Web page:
How to Read Your Opponents in Poker


Poker is a card game that involves betting and the raising of hands. It has a fair amount of skill and psychology involved, but the most significant element is the ability to read your opponents. This isn’t always possible and most players don’t rely on subtle physical tells to read their opponents, rather they use patterns of behavior. For example, if a player always calls with weak pairs and doesn’t raise them then they are likely playing pretty crappy cards and you can make the assumption that they will be losing to their opponents in the long run.

During each betting interval, the player to the left of the dealer makes a bet by placing chips into the pot that are equal to or more than the previous player’s total contribution. A player must either call the bet by saying “call” or they must fold their hand and not put any chips into the pot at all.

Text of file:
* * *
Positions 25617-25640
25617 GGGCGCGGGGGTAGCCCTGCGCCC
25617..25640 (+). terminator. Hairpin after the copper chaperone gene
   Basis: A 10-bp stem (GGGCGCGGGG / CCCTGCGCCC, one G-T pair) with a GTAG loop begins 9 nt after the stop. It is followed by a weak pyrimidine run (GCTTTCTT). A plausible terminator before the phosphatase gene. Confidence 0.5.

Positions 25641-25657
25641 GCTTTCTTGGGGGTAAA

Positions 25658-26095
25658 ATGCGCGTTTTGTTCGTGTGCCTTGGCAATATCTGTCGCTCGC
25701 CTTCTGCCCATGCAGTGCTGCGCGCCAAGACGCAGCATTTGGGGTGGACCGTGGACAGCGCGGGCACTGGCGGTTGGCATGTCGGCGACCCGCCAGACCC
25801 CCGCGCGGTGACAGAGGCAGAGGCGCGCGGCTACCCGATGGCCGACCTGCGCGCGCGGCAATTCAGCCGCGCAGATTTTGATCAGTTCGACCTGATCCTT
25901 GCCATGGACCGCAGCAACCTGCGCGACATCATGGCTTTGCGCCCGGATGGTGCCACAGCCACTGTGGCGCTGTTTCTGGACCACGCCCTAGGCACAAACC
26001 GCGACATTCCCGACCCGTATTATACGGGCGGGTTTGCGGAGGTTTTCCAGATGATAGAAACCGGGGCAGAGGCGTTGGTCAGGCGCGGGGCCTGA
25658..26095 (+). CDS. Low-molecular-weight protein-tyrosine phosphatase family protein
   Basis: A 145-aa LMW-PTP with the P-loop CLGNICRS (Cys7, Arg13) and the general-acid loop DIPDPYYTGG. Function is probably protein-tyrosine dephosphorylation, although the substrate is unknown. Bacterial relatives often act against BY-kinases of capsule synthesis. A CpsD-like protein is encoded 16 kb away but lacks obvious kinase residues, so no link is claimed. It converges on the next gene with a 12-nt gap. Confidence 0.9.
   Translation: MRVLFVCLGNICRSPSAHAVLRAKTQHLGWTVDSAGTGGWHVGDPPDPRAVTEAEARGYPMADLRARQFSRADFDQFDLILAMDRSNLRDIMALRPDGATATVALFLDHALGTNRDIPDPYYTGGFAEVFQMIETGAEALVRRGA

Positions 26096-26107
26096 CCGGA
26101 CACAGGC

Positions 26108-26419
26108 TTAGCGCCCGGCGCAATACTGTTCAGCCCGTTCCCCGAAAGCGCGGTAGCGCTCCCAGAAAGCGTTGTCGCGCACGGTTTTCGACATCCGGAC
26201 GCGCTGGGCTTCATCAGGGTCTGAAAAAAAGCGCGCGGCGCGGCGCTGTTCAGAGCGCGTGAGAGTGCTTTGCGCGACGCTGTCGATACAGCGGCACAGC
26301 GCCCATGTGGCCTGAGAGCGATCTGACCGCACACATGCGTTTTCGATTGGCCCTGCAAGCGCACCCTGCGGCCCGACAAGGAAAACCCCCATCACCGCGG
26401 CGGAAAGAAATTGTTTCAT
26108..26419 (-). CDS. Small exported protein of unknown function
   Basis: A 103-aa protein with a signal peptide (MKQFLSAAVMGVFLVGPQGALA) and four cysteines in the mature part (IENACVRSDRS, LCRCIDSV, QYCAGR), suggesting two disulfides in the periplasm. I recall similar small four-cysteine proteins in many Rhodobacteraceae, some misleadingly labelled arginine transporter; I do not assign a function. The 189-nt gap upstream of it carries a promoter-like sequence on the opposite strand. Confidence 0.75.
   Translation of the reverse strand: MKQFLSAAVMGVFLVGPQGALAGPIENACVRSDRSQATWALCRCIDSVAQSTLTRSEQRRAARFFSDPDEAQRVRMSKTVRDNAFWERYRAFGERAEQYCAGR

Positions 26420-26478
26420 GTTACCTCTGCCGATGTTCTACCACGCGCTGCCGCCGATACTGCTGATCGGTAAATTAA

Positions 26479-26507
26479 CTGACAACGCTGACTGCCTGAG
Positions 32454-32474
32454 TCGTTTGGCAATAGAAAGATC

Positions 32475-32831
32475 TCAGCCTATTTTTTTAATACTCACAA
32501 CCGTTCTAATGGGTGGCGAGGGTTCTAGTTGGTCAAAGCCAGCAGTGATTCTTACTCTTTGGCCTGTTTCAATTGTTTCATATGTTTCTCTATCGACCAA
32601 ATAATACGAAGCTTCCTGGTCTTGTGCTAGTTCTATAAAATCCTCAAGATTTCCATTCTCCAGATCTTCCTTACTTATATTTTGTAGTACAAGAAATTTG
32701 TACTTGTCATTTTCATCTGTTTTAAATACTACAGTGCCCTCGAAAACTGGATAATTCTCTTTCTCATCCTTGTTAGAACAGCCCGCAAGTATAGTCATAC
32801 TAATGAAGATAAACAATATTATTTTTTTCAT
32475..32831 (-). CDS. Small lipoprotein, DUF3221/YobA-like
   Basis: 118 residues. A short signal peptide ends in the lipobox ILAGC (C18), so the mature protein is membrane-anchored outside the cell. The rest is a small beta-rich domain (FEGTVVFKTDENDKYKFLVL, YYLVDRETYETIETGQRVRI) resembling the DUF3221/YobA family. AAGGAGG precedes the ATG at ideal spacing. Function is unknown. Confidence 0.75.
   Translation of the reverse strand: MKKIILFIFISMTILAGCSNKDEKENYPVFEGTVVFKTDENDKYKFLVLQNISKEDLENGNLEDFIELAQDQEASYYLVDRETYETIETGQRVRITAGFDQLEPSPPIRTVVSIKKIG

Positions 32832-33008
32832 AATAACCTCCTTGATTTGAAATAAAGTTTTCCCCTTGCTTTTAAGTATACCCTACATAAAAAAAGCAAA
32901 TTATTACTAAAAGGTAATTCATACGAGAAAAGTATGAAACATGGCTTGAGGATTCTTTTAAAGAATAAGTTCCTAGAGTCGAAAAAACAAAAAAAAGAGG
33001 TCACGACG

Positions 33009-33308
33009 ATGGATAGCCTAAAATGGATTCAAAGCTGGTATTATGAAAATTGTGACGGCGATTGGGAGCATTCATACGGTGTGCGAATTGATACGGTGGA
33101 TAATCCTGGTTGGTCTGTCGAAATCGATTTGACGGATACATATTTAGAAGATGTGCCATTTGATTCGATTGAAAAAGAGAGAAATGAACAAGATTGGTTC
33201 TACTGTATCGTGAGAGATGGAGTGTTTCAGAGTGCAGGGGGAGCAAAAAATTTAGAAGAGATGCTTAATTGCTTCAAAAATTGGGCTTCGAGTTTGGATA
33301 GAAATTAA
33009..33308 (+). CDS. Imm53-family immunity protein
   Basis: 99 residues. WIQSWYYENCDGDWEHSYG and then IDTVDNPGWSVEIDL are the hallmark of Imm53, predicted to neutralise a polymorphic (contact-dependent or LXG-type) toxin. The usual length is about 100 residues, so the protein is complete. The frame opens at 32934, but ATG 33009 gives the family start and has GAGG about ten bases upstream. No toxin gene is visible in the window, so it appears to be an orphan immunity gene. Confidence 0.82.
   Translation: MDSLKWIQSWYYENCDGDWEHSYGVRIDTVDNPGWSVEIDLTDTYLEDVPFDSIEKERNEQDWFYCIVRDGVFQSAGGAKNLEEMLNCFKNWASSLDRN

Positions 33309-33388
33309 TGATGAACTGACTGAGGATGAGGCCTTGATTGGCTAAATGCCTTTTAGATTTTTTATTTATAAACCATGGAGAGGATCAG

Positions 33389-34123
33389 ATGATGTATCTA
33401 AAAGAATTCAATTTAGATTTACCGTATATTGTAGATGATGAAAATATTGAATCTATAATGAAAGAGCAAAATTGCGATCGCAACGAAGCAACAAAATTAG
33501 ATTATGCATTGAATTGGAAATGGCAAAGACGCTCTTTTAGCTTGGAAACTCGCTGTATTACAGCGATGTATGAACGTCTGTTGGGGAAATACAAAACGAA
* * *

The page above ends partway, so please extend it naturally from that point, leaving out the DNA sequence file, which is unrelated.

It’s important to understand the concept of position in poker. Playing in position, meaning that you are acting after your opponents, allows you to get a feel for their action and make better decisions. You can also help control the size of the pot and get more value from your hands by checking as the first to act. It can be difficult to get good value when you check in early position, especially against an aggressive opponent, so it is usually best to bet or raise instead of limping.